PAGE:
I intend to post something inspired by the comics. I’m not ready just yet. Until then, though, I’d like to share a neat article published in Nature. It’s about paper.
In particular, it’s about how paper crumples. When paper is crumpled, and flattened out again, it looks different. When it’s crumpled and flattened out again, it looks even more different. But you reach a point where crumping and flattening the paper stops making it look all that different. A model for the fragmentation kinetics of crumpled thin sheets, by Jovana Andrejevic, Lisa M Lee, Shmuel M Rubinstein, and Chris H Rycroft, tries to explain the process.
The skeptical reader might say this is obvious. They’re invited to write a simulation that takes a set of fold lines and predicts which sides of the paper are angled out and which are angled in. The skeptical reader may also ask who cares about paper. It’s paper because many mathematics problems start from the kinds of things one sets one’s hands on. Anyone who’s seen a crack growing across their sidewalk, though — or across their countertop, or their grandfather’s desk — realizes there are things we don’t understand about how things break. And why they break that way. And, more generally, there’s a lot we don’t understand about how complicated “natural” shapes form. The big interest in this is how long molecules crumple up. The shapes of these govern how they behave, and it’d be nice to understand that more.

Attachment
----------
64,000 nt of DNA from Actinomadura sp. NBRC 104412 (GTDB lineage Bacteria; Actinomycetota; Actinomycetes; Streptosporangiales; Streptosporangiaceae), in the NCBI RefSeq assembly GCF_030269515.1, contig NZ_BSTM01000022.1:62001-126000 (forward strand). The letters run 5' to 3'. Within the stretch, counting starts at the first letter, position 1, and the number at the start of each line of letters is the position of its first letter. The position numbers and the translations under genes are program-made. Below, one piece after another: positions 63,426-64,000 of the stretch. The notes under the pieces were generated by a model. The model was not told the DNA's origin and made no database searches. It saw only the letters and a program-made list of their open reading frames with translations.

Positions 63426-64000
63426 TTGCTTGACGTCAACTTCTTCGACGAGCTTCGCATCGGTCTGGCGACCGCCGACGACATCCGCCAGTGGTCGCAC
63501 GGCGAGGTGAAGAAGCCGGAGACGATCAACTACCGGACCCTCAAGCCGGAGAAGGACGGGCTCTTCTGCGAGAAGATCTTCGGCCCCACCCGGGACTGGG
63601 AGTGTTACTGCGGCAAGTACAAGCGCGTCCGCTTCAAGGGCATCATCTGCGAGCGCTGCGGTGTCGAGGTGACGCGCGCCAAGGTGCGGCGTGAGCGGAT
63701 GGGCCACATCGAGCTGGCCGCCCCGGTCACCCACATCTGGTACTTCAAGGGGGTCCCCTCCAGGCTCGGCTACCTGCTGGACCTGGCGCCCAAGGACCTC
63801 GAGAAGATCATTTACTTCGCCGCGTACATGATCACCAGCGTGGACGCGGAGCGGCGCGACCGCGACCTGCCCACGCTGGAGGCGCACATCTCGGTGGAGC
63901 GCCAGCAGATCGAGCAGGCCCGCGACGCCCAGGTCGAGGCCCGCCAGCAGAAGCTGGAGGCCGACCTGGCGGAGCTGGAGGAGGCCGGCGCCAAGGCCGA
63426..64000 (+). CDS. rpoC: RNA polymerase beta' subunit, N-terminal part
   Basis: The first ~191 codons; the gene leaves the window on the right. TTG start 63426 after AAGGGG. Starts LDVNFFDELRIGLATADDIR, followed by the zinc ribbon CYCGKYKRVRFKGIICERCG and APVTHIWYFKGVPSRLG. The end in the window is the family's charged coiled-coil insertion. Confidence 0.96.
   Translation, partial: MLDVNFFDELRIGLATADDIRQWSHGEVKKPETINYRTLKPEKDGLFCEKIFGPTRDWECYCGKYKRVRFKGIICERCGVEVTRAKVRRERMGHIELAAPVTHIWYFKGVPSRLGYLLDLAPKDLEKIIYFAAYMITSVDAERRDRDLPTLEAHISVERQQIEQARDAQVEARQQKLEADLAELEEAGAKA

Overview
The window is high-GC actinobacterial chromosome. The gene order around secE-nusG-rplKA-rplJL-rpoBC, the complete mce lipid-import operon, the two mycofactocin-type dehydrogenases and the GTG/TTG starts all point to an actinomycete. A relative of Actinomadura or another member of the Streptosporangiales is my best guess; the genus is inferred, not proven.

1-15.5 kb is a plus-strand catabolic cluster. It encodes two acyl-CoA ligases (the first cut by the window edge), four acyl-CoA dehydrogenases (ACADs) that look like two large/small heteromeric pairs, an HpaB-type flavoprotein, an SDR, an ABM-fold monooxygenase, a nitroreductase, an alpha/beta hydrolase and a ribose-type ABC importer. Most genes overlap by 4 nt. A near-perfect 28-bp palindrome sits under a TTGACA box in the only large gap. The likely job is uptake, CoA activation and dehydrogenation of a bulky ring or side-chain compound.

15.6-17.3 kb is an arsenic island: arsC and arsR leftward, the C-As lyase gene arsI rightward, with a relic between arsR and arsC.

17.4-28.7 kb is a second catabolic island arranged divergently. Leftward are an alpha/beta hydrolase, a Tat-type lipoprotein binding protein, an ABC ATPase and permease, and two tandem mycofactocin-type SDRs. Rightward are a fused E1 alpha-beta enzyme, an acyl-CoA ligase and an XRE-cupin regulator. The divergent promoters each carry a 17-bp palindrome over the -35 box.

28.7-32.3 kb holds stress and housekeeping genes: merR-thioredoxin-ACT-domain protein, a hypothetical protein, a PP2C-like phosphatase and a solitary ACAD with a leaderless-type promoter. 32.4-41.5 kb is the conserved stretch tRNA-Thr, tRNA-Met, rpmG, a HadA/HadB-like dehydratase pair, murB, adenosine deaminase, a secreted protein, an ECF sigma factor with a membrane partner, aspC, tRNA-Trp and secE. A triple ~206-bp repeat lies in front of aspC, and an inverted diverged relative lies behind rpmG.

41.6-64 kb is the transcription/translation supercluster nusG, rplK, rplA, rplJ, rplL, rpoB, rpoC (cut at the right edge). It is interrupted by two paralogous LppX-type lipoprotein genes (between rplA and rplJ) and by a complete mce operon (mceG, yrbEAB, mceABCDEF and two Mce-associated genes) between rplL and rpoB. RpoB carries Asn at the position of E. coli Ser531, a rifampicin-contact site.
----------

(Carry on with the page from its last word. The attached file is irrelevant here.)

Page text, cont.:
The New York Times has an article explaining the paper, with more of the story of what the research is and why it’s important. This if you don’t feel comfortable reading formulas about compaction ratios or skipping over formulas to get to text again.